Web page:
Enabling Quality

Verifying project plans meet standards, auditing progress, and instituting governance gives confidence in the project’s quality.

Adapting to Change

When unforeseen changes threaten timelines or budget, the sponsor’s steady leadership keeps everything on track.

Matching Managers

Sponsors assign project managers based on capability, ensuring their strengths align with each project type.

Evaluating Outcomes

Looking at the project retroactively, the sponsor assesses what went well and what can improve in the future.

Without an engaged and empowered project sponsor, projects often fail to deliver on their objectives and create value. Their unique leadership across the project lifecycle is truly critical.

Key Project Sponsor Duties Across the Project Lifecycle

To provide effective support and governance, the project sponsor fulfills a variety of duties across every phase of the project:

Initiating Phase

  • Works with stakeholders to define the project vision, goals, and purpose.
  • Performs feasibility analysis to determine if the project makes strategic sense.
  • Develops and signs off on the project charter.
  • Formally authorizes the project to proceed.

Planning Phase

  • Reviews and approves all project plans including scope, schedule, budget, quality, staffing, communication, and risk plans.
  • Confirms sufficient resources will be available as needed.

Executing Phase

  • Checks in regularly on progress and holds status meetings.
  • Steps in to resolve conflicts, issues, and roadblocks.
  • Adjusts plans and resources as required.
  • Keeps stakeholders aligned through ongoing communication.

Monitoring & Controlling Phase

  • Audits project performance and quality standards.
  • Reviews status reports and metrics to identify needed changes.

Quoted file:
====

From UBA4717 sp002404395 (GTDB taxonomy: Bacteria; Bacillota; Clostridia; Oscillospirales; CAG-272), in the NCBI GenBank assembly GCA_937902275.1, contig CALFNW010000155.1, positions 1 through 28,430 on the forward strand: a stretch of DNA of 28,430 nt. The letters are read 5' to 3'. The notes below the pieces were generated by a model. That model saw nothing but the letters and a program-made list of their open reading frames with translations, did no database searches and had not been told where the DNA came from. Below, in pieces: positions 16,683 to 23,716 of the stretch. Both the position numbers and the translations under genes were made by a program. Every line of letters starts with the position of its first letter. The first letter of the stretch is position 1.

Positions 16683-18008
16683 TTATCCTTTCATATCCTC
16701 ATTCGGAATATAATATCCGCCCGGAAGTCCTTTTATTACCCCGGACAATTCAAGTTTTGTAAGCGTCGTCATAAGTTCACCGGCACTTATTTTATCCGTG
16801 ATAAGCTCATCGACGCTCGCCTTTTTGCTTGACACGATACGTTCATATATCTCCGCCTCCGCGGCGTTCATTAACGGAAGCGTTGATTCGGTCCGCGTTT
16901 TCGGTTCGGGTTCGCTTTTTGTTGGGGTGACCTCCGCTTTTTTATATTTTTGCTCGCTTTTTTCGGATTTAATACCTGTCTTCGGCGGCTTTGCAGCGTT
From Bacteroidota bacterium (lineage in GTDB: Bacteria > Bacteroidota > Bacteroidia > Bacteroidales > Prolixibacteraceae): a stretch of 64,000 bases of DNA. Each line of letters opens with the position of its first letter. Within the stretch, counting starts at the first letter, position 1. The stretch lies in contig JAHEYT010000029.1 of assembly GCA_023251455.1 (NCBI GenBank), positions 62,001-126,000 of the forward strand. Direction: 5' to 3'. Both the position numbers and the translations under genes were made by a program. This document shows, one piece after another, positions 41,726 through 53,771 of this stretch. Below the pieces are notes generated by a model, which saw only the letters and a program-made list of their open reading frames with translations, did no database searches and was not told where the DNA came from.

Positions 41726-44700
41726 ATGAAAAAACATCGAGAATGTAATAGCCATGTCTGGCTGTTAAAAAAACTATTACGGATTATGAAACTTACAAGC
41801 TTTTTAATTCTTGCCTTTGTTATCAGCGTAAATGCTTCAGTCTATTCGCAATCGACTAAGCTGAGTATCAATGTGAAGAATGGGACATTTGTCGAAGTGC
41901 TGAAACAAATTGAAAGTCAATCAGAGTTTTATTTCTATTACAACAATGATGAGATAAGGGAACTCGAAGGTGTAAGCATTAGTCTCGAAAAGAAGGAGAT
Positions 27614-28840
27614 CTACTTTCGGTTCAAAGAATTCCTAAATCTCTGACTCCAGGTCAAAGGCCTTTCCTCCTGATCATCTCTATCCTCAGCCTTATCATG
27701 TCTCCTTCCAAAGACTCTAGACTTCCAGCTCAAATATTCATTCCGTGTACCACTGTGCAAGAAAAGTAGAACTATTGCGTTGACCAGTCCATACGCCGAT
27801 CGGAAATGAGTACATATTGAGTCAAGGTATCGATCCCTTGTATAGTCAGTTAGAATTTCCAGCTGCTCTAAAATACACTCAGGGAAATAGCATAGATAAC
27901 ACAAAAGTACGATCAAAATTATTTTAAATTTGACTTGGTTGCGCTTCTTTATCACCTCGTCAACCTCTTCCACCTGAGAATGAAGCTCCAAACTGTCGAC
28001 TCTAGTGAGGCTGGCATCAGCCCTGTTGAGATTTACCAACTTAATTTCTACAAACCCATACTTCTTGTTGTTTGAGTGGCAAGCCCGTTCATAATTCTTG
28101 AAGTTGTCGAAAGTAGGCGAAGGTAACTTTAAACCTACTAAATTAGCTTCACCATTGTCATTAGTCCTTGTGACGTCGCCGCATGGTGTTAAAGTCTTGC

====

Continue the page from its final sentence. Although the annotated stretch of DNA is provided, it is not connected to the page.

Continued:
• Manages changes to scope, budget, or staffing through a change control process.
  • Ensures risks are monitored and mitigated.

Closing Phase

  • Formally accepts the project deliverables.
  • Conducts post-project evaluation to identify learnings.
  • Records feedback and best practices for future projects.
  • Rewards and recognizes the team.

Across All Phases

  • Acts as a spokesperson for the project to stakeholders and senior management.
  • Removes barriers to project success.
  • Coaches and mentors the project manager.
  • Celebrates wins and milestones.

The project sponsor has their hands full with responsibilities across initiation, planning, execution, monitoring, and closing. Their active role is integral to success.

Selecting the Right Project Sponsor

Choosing an effective project sponsor begins with understanding the project context:

  • What are the business objectives and how does the project align?

  • What resources are needed (budget, people, facilities, equipment)?

  • What risks and constraints exist?

  • Who are the key stakeholders?

  • What special expertise would be beneficial?

Then, identify candidates with:

  • Knowledge of the project domain area.

  • Influence over needed resources and stakeholders.

  • Availability to commit time to sponsorship duties.

  • Leadership experience and style suited to the project type and team.

  • Reputation as an enabler rather than a micromanager.

  • Willingness to see the project through to completion.

  • Strategic orientation and ability to see the big picture.

  • Skills in planning, risk management, and communication.

Project sponsorship duties require substantial time and strategic perspective. Select sponsors carefully based on project context and their proven leadership capabilities. Clarify upfront their availability and influence.

Sponsorship should sit with an executive experienced leading similar project types and teams. Avoid overcommitted or micromanaging sponsors. Get buy-in on their interest to fully support the project over the long haul.

With the right sponsor, project success becomes much more likely.


The project sponsor plays an irreplaceable strategic role in governance, leadership, and oversight from start to finish.

This senior executive aligns projects with business objectives, appoints skilled teams, sets success metrics, unblocks issues, and ensures quality - all critical functions.

Sponsor duties span project initiation, planning, execution, monitoring, and closing. Their consistent involvement and support enables projects to deliver on objectives with maximum value.

Strong leadership, communication, strategic perspective, and business expertise make a great project sponsor. Carefully select sponsors based on project context and confirm upfront their capability, influence, availability, and interest.

Empowered project sponsorship enables alignment, drives quality, and is a keystone to project success.